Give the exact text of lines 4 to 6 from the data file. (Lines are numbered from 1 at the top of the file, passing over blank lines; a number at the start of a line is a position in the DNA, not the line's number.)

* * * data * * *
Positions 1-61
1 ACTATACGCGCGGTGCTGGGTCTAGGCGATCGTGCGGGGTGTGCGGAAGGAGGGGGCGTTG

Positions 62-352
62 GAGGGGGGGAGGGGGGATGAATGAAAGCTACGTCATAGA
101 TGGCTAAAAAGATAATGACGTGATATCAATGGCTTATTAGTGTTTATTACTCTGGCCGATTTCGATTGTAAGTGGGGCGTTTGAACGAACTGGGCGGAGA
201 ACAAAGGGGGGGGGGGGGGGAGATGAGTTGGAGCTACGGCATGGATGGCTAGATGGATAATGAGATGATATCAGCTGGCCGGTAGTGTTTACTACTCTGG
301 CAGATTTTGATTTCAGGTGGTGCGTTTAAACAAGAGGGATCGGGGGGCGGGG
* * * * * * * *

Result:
62 GAGGGGGGGAGGGGGGATGAATGAAAGCTACGTCATAGA
101 TGGCTAAAAAGATAATGACGTGATATCAATGGCTTATTAGTGTTTATTACTCTGGCCGATTTCGATTGTAAGTGGGGCGTTTGAACGAACTGGGCGGAGA
201 ACAAAGGGGGGGGGGGGGGGAGATGAGTTGGAGCTACGGCATGGATGGCTAGATGGATAATGAGATGATATCAGCTGGCCGGTAGTGTTTACTACTCTGG